Y Tu Mama Tambien is inauspicious, but like many great films, it reaches for and touches the world and humanity in everyday actions and seemingly small gestures. Here, for instance, we have teen sexuality, laid out with all its romanticism and reality, filled with the kinds of empty-but-meaningful gestures that define humanity’s desires and their foibles. Director Alfonso Cuaron is a highly personal director, but he’s always most interested in defining his characters in relation to the world they inhabit. His two protagonists here are immature and petty yet deeply human, reflections of a society that won’t admit it has given birth to them and which they, initially, want no part in. He gives us a profoundly human story, built on the eternal humanness of sex as a marker of adulthood and childishness, and given life by Cuaron’s wonderfully and contrapuntally painterly version of sloppy, slovenly reality. Continue reading
A little switch-up, if you will, because I couldn’t watch a 1961 Cannes film at pace, but will get to it soon enough. So 1961 and 1962 have been flipped, after which the order shall return to normal…
Luis Buñuel’s triumphant return to Spain after many years working in Mexico was short-lived but unequivocally rabble-rousing. The lone film he produced was as provocative a film as the world has ever seen. 1961’s Viridiana won the Palme d’Or, was rapturously received by critics, and revolted the Spanish government right from under their noses. The production was, charitably, pure havoc, subject to rigorous and ruthless censorship, and produced with the help of tricks and masquerades on Bu>ñuel’s behalf. It is one of the quintessential works of world cinema, by all means, but it came with a toll. Jagged knives aimed at the Spanish government, it seems, couldn’t but get a little blood on Buñuel’s face. Continue reading
In my review of Nights of Cabiria, I noted that Federico Fellini grew more fantastical and whimsical with age, and he became forever less entombed in the limits of pure realism. True, and it might be assumed that with whimsy and fantasy come happiness and warmth. To some extent, they did; Nights of Cabiria ends on one of the most singularly uplifting notes in all of cinema. But whimsy does not automatically imply joy, nor a new leaf. Fellini was still an angry, tormented, complicated man; he had simply developed a new filmic vocabulary for exploring his emotions, whatever emotions they may be. New storytelling mechanisms dictated how he would explore emotions, and not what emotions he would explore. His application of Hollywood romance and Italian/ French romanticism was not always an uncomplicated acceptance, but more often a dare. Fellini would follow romanticism and melodrama to their limits and see if he could come out the other side a believer. With La Dolce Vita, melodrama is a slaughterhouse, and you unravel from the other side in shreds. Continue reading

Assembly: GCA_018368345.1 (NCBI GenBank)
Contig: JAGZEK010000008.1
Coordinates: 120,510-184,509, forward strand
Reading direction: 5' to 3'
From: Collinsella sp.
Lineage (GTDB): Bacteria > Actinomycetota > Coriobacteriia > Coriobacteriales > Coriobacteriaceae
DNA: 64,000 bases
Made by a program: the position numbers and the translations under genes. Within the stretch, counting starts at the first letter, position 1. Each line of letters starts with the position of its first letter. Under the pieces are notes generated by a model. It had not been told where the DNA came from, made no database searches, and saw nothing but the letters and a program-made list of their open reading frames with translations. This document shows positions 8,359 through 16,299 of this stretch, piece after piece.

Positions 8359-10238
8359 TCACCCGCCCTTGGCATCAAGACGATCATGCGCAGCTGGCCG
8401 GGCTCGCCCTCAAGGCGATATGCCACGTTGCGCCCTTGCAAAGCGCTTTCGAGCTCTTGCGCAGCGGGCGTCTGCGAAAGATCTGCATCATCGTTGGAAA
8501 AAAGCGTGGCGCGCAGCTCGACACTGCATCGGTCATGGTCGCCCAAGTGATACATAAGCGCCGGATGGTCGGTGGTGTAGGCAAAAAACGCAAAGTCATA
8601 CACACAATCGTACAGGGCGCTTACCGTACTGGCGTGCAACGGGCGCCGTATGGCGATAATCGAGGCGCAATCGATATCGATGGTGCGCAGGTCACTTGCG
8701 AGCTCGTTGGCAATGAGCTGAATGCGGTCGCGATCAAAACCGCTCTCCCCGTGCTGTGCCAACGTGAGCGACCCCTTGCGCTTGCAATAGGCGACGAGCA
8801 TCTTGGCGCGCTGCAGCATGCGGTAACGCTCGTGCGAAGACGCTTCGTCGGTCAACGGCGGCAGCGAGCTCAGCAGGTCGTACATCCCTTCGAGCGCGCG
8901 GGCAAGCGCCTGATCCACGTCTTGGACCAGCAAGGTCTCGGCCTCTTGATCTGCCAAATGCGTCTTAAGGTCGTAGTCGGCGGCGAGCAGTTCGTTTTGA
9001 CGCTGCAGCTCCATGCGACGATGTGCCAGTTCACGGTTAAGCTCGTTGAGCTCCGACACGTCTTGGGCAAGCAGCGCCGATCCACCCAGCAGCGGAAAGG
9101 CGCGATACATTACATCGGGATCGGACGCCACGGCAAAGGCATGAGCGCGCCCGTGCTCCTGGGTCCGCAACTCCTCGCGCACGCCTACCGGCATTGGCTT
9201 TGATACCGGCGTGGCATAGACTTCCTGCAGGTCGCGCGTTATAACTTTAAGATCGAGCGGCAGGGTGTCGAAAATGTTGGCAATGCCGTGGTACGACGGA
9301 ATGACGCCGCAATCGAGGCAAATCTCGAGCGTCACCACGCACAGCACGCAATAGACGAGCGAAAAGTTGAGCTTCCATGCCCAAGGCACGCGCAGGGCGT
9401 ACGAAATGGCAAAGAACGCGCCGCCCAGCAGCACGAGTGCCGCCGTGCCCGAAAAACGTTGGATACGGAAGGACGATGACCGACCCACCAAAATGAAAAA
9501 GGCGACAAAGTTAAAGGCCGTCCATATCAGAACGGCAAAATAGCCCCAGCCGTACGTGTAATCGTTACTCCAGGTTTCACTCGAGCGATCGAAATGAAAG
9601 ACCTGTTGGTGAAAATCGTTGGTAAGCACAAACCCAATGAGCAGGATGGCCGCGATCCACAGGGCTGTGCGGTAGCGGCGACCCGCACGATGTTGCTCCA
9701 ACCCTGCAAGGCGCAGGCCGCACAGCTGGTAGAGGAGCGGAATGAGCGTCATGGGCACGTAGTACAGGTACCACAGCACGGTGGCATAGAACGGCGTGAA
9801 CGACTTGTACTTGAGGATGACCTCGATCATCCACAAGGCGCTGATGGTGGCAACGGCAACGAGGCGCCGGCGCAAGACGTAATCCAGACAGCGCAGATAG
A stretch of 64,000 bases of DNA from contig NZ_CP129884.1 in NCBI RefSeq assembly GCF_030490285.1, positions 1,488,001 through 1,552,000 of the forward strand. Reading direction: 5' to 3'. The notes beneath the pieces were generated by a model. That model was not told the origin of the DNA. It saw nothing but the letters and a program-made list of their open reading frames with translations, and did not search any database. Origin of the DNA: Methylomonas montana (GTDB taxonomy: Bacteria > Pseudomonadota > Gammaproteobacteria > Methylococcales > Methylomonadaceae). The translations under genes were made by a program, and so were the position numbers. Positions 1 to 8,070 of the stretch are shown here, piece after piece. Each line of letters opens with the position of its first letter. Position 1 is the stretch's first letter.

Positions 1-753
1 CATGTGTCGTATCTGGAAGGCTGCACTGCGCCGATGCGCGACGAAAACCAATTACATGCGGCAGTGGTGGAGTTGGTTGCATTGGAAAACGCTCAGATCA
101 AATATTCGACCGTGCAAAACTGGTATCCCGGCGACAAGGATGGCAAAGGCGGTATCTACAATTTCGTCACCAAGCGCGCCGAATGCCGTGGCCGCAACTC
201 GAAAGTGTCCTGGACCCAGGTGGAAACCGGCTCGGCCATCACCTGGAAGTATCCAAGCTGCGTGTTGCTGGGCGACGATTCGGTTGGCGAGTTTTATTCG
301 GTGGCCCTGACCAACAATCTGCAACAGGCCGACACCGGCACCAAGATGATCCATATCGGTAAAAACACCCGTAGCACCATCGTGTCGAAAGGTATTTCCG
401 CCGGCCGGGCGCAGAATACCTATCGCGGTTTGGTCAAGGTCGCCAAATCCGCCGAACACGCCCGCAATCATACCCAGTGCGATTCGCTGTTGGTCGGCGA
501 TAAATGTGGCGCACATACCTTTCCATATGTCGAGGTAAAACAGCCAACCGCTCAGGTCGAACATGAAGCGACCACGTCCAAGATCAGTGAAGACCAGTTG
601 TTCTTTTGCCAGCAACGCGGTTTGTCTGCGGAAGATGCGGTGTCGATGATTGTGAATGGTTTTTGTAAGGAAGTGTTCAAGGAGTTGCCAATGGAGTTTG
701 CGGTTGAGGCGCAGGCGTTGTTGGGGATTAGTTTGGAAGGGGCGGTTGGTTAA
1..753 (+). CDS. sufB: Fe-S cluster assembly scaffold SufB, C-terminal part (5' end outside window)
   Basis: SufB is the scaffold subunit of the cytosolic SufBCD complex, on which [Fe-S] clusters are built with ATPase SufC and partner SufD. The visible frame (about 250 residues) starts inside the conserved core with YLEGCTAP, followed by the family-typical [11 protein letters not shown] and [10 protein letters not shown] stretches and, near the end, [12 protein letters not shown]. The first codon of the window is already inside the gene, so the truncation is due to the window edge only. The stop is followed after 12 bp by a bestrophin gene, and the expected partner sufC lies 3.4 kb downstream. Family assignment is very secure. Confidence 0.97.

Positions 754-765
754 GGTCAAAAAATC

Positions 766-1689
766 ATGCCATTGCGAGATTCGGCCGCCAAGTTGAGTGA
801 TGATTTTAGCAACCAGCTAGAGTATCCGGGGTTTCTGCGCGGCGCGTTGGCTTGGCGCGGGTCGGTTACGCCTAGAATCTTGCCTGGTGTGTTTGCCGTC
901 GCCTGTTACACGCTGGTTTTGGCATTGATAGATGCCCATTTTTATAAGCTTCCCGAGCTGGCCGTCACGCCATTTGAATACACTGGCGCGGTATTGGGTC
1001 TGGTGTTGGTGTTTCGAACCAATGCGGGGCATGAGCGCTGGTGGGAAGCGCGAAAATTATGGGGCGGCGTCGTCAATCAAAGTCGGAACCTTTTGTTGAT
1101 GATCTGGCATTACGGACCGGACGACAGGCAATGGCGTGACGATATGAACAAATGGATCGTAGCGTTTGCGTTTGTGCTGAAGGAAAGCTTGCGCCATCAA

Update late 2018: Watching the film again, its vaguely exoticizing view of Brazilian culture is a more important discussion point than I let on in my original review, but as is its frequently scintillating signifying on Greek drama, its navigation of the Afro-diasporic tradition of updating and reconfiguring the Western canon in ways which both appreciate and assess the immanence of European thought by exploring how applicable Western narratives may or may not be to non-European cultures. Plus, it’s intoxicating cinema.
signifies both on the tradition of carnivalesque inversion of the world in the Carribean and … culture and on social mimicry to … and subvert white forms of …, including conjuring the spirit of classical tragedy and … to …
certainly a question for debate, whether … is merely essentializing, or whether, as many Negritude philosophers have debated for decades, there is a way to think-through what were once considered, in an Orientalist manner, “gifts” of … “bestowed” by the non-white world, in a way which takes seriously their critique of Western rationality and ascetic … – their denial of play, rhythm, etc – without …
Black Orpheus opens with a gesture that is both instantly transfixing and entirely pragmatic. A close-up in static of a classical Greek marble bas relief presented with stately respect and disquiet, and then a cataclysm of percussive instrumentation and flamboyant color from a Brazilian festival bursting through the image, almost blowing it up as we are pulled right into the vivaciousness of Brazilian culture and everyday life. It is an instantly lovable, provocative jab at the regal historicism of European art lulled into submission by the weight of relying on the past. It is a pop-art statement to the fire and enticing chaos of Brazilian life. An instant announcement that this film is not going to be your classical Orpheus myth, deriving instead from another artistic and cultural tradition entirely, one brimming with life and present-day presentational zest and movement. Continue reading
Bluntly, Inside Out is not a good film because it explores the inner regions of a child’s mind, nor is this a particularly novel concept. The girders of the screenplay strip parts from many films that rest on the subject of literalizing human emotion.. Winnie the Pooh, in all its facets, including the seminal duo of feature films by Pixar’s parent company, Disney, is implicitly about childhood emotions let loose in the forest of the mind. Eeyore is melancholy, Tigger is a deranged enthusiast and childhood id, Pooh is the curiosity balancing them all on a pin head. The Hundred Acre Wood is Christopher Robin’s free-floating mental space, scratchily drawn with free-floating ambition and tapered-off regions where the harsh scrawl fades into watercolor lightness to symbolize Robin’s emotions eventually trailing off into the great unknown limbo of pure empty whiteness. Continue reading